“After death, ghosts are sculpted like cold clay into the shapes they wore when they were most alive. Some people are taken by surprise. Women whose lives were about their husbands and homes are, without warning, precisely as they were when they met a stranger’s eyes on a crowded streetcar. Men who had the kinds of careers that involved velvet-lined train cars and cigar smoke are suddenly nine years old, running their spectral fingers through the tall grasses and thinking of nothing at all.”
I am not trying to claim knowledge of the author’s intentions, I am not attempting to proclaim hindsight, but the names of Isa’s daughters, Vesta (from the Roman goddess of family, home and hearth) and Persephone (from the Greek queen of the underworld and goddess of vegetation), could be seen as a from of reflection of the bridge Isa Bell crosses from life to death.
Social issues are extensively treated, with all the unpleasant results emerging out of a society profiting to the maximum of dire times. The characters are handled broadly as well, even with the limited space offered by the short forms of fiction Alix E. Harrow creates strong protagonists, all of them, even if they have a more or less presence within the story, send waves of deep emotions across the pages. As it is the case with the language of “A Whisper in the Weld”, rich, beautiful prose enhances the reading experience of this wonderful story. Alix E. Harrow’s “A Whisper in the Weld” is one of those stories holding countless rewards with its lines, as precious as a rare gem.

“Caretaker” by Carlie St. George – The main character mysteriously receives the dead bodies of suicides and takes upon herself (the gender of the character isn’t stated but somehow I felt it is a woman) the mission of burying and offering them the final rest. It is a very short story and yet with such a great depth. Guided by the dream of the catcher in the rye of saving people before they fall from the cliff the main character feels pressured by the task she takes on herself, difficult and lonely most of the times, but committing to it with full responsibility. It is a world full of ghosts that surrounds her, be them stars, dead astral bodies in the sky, people walking in life as if they are ghosts or the specters of the departure ones who come to her in their final hour.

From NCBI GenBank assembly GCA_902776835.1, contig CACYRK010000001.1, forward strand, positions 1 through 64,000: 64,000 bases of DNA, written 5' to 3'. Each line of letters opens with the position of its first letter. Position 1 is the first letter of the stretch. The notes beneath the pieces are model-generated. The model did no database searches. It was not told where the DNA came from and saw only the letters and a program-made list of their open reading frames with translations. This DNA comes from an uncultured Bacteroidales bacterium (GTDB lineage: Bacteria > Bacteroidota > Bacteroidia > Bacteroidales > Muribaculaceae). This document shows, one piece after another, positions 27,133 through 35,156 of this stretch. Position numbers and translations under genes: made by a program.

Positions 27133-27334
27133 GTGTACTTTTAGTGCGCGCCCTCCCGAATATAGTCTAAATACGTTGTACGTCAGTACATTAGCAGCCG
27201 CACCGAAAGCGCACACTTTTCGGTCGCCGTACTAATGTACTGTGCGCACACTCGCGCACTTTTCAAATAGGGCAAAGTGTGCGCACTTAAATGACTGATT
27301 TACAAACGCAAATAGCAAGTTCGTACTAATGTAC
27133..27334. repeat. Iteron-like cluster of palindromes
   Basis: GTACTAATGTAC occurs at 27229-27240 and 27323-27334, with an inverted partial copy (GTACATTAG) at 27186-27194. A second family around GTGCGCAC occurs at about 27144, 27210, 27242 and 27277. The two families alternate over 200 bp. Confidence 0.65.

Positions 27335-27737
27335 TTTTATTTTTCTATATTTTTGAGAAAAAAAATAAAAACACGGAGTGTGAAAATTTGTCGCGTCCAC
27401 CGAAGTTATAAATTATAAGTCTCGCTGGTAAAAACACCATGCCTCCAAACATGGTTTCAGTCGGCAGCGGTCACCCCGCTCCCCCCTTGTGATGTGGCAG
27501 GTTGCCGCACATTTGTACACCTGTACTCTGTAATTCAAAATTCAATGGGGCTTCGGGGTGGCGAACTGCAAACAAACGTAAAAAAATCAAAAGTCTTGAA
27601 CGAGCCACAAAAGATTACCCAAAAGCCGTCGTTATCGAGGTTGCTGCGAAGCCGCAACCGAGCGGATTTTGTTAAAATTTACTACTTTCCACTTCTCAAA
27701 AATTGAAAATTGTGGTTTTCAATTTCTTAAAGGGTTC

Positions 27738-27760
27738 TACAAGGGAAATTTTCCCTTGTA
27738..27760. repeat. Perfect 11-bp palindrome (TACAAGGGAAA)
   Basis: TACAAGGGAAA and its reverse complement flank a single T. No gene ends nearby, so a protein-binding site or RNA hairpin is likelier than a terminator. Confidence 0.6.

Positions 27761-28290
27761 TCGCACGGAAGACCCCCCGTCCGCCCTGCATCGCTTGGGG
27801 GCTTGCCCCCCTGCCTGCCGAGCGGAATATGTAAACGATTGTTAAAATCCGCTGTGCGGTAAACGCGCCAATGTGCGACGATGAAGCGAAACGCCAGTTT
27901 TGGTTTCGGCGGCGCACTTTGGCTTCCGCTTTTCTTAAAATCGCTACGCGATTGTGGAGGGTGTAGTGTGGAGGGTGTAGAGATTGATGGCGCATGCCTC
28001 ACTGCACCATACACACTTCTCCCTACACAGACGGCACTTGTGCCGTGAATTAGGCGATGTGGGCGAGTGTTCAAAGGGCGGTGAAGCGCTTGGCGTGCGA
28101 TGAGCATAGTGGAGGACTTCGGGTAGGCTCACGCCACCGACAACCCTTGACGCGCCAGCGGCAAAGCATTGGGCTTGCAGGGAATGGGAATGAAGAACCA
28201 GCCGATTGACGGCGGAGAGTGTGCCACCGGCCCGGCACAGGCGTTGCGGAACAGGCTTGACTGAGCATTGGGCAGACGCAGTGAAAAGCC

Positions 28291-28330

“Cantor’s Dragon” by Craig DeLancey – Georg Cantor, the renowned mathematician, is admitted into a clinic after the tragic death of his son and here he confronts a dragon that seems to be one of the keepers of after life. A touching, sensible story and another one of this issue that offers a certain image of what awaits beyond the threshold of death without the smugness of the beholders of universal truth. Georg Cantor work was on the theory of infinity and that is reflected in the image of “Cantor’s Dragon”. Heaven and hell is a matter of choice here instead of a reward or a threat and the possibilities are, well, infinite. The latter can be a matter of personal delusion and mental torment, since the dragon Cantor sees could well be the creation of his own mind. Reaching the former becomes a problem of mathematics and a contest of logics between Cantor and the dragon a form of gaining access to it. Yet, for me, Cantor’s clever solution doesn’t seem to bring relief, it only appears to highlight the tragedy at the core of this story.

“The One They Took Before” by Kelly Sandoval – Kayla, returned from the land of the fairies, where she was abducted, finds herself torn between their world and ours. “The One They Took Before” holds perfectly the feeling of main character’s anxiety, the craving for something she cannot reach, be that from our modern world or that of the fairies. Her inefficiency of readapting, her constant search for signs of the fairies, sometimes with hope, sometimes full of fear, back the credibility of Kayla’s situation throughout the entire story. As in the case of the first tale of this issue Kelly Sandoval’s “The One They Took Before” is also topped with beautiful, poetic prose.